Carmelo Anthony's reunion tour takes him on journey through wonderful NBA life
Blazers set for consecutive games against three teams 'Melo impacted most
Every year at this time, we’re treated to a Christmastime classic in which an aging character trips down memory lane, accompanied by a ghost to gain perspective on the ways in which a life has been lived (and maybe squandered).
The NBA will present its own variation of that iconic story structure this week when Carmelo Anthony, newly reborn with the Portland Trail Blazers, revisits the three most significant stops in his 17-year career during three consecutive games spanning five days.
In rapid succession from Sunday to Thursday, the dusted-off, 10-time All-Star will face or visit Oklahoma City, New York and Denver, the franchises with whom he spent his first 15 seasons. It’s not expected Anthony will be accompanied by any apparitions, just by his new Trail Blazers teammates as he goes team by team through his earliest days in the league. It’s always possible he’ll head out like Ebenezer in a bathrobe or, at least, one of his hoodies.
The first two of these games will be at Portland’s Moda Center, dialing down the nostalgia a bit. But come Thursday, Anthony will return to Denver, where his NBA days began back in 2003, to cap his stroll back in time.
The schedule quirk seems notable enough for us to reflect on and assess his impact at each of the three stops. We’re skipping his sorry sojourn to Houston last fall, where the Rockets kicked Anthony to the curb after just 10 games. And no, we’re not going to count the nominal stints with Atlanta or Chicago, where his contract spent a combined 15 late-career days in 2018 and 2019, respectively, without the one-time scoring champ ever suiting up.
“I think Melo was consistent his entire career,” said former NBA guard Chauncey Billups, a friend and foe who played three seasons with Anthony in Denver and New York. “He was one of the best offensive players I’ve ever seen play. He was a matchup nightmare the whole time – even now, in the later stages, past his prime, he can still have certain nights where he can get going.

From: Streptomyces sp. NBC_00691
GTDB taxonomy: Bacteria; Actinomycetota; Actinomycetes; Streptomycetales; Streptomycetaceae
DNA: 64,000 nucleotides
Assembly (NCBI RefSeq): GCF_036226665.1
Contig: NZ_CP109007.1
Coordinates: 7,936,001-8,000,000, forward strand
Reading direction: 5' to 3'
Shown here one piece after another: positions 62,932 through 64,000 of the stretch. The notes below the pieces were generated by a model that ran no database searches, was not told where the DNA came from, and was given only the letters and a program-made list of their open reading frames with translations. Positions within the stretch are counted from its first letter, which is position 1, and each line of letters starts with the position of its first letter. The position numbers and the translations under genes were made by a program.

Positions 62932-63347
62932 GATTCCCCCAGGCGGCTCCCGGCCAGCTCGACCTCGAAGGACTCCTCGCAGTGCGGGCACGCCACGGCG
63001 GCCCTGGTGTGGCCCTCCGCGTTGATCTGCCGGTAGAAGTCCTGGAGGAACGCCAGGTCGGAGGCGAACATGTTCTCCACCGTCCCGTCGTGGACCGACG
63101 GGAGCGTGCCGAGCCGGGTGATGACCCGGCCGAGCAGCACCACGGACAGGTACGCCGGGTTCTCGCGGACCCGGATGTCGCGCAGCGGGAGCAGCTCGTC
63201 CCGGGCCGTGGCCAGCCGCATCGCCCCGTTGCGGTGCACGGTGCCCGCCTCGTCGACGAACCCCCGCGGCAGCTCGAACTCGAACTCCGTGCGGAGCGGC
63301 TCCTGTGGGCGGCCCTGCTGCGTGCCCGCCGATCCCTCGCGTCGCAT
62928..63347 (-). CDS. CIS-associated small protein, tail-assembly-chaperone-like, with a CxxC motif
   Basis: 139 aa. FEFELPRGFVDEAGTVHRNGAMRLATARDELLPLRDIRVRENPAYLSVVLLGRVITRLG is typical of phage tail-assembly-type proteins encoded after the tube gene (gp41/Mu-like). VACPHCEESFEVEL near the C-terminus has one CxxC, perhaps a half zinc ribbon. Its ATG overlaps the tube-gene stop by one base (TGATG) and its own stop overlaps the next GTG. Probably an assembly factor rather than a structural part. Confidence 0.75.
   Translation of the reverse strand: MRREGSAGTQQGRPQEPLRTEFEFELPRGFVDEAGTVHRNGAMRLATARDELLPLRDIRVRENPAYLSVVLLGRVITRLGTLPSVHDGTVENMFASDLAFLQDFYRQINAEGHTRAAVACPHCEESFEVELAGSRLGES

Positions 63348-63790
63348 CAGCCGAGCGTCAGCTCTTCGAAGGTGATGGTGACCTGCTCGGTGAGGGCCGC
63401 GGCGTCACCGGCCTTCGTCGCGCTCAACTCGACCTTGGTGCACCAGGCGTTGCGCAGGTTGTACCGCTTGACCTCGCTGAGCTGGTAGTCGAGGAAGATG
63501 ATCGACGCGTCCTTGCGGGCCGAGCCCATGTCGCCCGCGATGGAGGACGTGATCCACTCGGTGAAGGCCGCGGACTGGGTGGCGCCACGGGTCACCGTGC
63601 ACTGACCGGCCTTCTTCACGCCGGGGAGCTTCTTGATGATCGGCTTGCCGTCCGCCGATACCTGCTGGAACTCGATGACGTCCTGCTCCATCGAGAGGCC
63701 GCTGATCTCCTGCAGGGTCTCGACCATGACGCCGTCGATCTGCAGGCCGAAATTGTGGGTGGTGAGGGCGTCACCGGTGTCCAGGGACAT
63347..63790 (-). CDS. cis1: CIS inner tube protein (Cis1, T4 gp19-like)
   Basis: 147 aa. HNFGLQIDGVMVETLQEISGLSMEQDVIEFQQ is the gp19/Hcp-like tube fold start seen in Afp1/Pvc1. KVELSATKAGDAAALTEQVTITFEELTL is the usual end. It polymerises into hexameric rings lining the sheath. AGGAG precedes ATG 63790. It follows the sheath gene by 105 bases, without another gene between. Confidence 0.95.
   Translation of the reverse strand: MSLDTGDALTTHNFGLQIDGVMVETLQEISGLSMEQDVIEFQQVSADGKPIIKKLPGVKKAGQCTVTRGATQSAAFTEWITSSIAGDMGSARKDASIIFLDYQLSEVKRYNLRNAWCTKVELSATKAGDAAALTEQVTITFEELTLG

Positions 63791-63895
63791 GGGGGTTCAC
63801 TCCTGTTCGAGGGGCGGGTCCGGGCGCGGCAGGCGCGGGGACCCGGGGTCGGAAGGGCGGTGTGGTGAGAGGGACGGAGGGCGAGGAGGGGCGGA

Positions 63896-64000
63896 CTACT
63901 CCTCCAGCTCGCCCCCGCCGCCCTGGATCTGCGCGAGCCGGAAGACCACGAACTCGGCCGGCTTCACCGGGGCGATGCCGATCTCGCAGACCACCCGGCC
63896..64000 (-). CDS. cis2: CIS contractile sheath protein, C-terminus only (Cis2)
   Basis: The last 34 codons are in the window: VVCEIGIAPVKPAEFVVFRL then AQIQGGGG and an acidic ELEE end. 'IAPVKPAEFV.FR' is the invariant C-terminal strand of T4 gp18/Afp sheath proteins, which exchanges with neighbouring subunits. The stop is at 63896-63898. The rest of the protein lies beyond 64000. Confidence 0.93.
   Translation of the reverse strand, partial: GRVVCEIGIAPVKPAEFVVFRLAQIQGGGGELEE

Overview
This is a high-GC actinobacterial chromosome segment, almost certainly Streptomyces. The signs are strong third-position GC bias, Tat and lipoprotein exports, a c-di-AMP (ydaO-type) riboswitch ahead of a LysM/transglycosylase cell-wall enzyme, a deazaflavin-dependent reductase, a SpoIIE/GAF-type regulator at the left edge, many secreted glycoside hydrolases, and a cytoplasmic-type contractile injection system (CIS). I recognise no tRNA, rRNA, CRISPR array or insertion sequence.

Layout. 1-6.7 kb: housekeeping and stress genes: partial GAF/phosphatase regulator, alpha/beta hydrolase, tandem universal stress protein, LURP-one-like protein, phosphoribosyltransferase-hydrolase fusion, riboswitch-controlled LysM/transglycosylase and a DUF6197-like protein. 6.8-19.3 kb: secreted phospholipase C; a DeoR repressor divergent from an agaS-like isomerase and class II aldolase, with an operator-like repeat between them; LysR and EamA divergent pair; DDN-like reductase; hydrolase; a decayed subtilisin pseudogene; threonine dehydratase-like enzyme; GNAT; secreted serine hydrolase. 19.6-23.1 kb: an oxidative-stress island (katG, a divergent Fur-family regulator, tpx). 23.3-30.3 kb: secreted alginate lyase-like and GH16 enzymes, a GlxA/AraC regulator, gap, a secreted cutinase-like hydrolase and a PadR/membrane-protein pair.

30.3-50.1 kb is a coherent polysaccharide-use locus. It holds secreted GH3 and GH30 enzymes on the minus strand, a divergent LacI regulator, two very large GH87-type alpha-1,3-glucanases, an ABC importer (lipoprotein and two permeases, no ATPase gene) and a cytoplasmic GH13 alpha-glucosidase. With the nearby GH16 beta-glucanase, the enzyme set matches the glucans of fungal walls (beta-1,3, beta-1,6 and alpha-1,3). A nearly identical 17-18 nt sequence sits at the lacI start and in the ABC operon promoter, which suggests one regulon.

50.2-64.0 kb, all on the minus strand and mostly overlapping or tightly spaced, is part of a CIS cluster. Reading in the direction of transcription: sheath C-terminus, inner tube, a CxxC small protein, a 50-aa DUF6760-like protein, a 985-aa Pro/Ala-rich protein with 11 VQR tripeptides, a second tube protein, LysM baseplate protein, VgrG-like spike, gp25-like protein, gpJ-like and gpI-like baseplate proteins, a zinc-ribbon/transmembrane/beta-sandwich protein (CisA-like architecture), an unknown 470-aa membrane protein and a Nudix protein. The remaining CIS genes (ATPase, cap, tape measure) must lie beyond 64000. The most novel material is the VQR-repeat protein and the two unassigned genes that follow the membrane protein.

“At 35 years old, with 16 or 17 years in the league, you can’t say that about a lot of players. He’s just one of those great scorers like that.”
Consistent across the years? Absolutely. Anthony has been a dangerous shooter and a load to defend when posting up. But he’s had his tweaks. Not only was Anthony different in age and experience at each of his stops, so were the circumstances in which he played.
And of which he’ll be reminded this week.
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Dec. 8: Thunder 108, Blazers 96
Anthony’s line: 35 minutes, nine points (4-18 FG), eight rebounds, three steals
Stats: 16.2 ppg, 5.8 rpg, 1.3 apg
Shooting: 40.4 FG% / 35.7 3P% / 76.7 FT%
Team’s W-L: 48-34 (.585).
Playoffs: One time in one year, 6 total games, lost in first round
Coaches: Billy Donovan
Anthony added OKC to his list of possible destinations in working out his no-trade clause with the Knicks. But with the deal finally triggering on Sept. 25, 2017, he felt air-dropped into a plan that already was in place. … He rejected suggestions that he come off the bench for the Thunder and in fact started all 78 games in which he appeared. … His 15.0 shots per game were only down about one per quarter from his Nuggets and Knicks hey days.